ISTANBUL – The head of Turkey’s Constitutional Court stepped down on Tuesday, expressing concern about the future of the independence of the judiciary.
Hasan Kilic in 2014 was involved in a dispute with President Recep Erdogan, who was then PM after the court reversed a government decision to ban social media site Twitter.
Erdogan was highly critical of the court’s decision and Kilic struck back, saying the
judiciary could not function under orders from the political level.
Kilic, 64, denied he was planning a political career with parliamentary elections slated for June.
However he would be replaced by Zuhtu Arslan, a fellow justice in the top court.
Reports say Turkey topped the list of countries asking the social networking service to remove content from its website, making 477 requests in the period between July and December 2014.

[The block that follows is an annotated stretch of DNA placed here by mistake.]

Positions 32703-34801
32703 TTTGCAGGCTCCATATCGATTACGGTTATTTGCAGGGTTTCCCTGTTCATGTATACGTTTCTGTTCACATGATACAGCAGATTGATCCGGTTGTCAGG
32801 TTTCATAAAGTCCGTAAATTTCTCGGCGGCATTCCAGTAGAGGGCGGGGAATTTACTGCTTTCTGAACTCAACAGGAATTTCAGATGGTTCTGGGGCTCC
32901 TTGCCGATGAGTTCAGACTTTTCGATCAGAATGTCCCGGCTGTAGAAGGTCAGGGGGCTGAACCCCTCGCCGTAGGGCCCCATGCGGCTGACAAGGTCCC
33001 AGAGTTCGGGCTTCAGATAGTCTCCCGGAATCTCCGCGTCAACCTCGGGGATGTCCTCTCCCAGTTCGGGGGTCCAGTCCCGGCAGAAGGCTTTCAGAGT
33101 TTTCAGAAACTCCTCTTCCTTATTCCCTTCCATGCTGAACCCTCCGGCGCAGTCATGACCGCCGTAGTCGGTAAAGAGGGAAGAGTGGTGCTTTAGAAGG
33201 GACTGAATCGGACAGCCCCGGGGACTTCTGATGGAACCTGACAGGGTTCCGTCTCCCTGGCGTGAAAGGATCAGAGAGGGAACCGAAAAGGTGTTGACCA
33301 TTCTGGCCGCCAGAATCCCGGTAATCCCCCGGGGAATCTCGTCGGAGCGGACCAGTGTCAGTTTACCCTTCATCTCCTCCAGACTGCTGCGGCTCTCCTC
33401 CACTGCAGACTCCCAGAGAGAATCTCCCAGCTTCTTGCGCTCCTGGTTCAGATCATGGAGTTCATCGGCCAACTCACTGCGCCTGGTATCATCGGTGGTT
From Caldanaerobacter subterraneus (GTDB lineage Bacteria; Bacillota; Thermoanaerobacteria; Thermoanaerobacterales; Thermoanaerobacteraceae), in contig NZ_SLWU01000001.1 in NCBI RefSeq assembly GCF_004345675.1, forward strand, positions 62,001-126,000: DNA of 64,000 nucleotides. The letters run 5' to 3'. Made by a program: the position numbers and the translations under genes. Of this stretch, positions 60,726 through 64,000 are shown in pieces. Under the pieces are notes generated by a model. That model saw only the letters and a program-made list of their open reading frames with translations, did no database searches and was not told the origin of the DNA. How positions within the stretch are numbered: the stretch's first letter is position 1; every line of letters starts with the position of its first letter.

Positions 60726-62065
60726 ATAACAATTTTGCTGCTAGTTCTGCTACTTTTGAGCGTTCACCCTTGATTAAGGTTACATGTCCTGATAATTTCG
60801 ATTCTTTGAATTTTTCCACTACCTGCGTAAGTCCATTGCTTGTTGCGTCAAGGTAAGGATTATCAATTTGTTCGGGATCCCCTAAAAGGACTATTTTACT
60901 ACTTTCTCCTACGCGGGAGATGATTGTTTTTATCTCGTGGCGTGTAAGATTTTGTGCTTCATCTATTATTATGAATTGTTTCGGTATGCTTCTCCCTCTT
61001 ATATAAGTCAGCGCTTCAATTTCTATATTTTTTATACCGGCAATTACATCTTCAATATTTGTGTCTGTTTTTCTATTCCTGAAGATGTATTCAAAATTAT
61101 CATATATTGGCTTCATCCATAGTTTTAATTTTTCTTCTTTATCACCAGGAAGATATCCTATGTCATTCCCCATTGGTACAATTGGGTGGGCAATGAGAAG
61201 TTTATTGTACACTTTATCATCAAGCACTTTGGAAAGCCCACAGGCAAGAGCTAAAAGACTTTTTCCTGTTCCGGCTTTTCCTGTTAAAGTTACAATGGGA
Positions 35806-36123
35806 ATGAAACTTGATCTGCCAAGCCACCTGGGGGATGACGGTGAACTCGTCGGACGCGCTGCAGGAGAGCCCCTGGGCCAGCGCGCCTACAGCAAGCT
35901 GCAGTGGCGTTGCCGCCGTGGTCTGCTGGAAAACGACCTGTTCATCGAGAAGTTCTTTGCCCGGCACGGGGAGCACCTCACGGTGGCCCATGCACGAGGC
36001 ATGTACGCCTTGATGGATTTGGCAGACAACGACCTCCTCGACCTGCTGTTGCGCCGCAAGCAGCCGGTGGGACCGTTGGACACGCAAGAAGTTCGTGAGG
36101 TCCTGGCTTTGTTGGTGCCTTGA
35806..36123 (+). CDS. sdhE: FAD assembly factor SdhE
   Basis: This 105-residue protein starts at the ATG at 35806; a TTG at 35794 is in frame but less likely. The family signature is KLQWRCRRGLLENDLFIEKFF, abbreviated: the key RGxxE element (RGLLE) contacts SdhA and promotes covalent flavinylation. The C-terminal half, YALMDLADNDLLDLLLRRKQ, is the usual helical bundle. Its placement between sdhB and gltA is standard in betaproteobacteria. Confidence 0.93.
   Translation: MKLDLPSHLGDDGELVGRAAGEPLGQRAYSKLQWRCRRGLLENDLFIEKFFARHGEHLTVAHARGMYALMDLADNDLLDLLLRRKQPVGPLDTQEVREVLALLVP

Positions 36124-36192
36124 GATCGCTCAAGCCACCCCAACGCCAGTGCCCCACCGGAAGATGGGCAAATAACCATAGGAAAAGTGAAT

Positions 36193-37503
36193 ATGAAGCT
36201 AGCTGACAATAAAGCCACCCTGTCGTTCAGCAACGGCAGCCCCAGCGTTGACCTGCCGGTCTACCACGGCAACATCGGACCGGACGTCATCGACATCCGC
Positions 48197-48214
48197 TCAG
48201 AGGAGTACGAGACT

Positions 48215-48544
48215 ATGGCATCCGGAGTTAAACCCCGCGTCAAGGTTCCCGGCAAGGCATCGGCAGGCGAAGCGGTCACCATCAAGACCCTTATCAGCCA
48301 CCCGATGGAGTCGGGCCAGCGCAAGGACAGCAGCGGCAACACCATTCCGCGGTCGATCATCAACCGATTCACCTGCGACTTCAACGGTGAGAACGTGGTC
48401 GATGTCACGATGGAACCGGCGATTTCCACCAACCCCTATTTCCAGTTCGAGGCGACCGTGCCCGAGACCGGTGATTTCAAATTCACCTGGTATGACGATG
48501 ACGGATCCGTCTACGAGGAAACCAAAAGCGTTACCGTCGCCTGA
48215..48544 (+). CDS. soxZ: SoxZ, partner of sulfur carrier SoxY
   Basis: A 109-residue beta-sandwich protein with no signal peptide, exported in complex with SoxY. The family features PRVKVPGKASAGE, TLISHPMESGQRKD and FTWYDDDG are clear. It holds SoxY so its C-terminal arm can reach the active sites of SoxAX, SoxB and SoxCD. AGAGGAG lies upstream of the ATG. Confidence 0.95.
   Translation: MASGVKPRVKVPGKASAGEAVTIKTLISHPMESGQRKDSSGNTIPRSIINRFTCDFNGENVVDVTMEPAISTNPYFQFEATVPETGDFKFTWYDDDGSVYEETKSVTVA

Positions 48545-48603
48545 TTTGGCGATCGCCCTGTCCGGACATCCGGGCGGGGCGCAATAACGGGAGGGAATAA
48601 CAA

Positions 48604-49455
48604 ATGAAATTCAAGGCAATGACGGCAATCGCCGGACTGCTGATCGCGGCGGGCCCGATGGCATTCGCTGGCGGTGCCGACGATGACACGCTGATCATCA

According to Twitter’s Transparency Report, 328 requests came from courts and 149 directly from government agencies.
In 50 per cent of the cases some content was eventually withheld.
Notably, an account belonging to Fuat Avni, a pseudonym of a self-described government whistleblower who has hundreds of thousands of followers, was blocked in January.
Twitter said it filed legal objections with local courts in response to over 70 per cent of the takedown orders received but only succeeded in about 5 per cent of these cases.
Requests for user information from Turkey increased by over 150 per cent compared with the previous six months.
“We did not provide information in response to any of those requests,’’ Twitter said.
Overall, Twitter’s data showed a 40 per cent increase in governments making user information requests.
Demands for content removal rose by 84 per cent since the first half of 2014.
Russia, with 91 content removal requests, came second on the list, followed by Germany, at 43.
The U.S. also saw an increase in information and content requests.
In 2014 the Turkish government banned both Twitter and YouTube until courts ruled against the move.
Social media has been used to spread allegations of corruption against senior government officials and businessmen associated with politicians.
However, thousands of websites were already banned in Turkey. (dpa/NAN)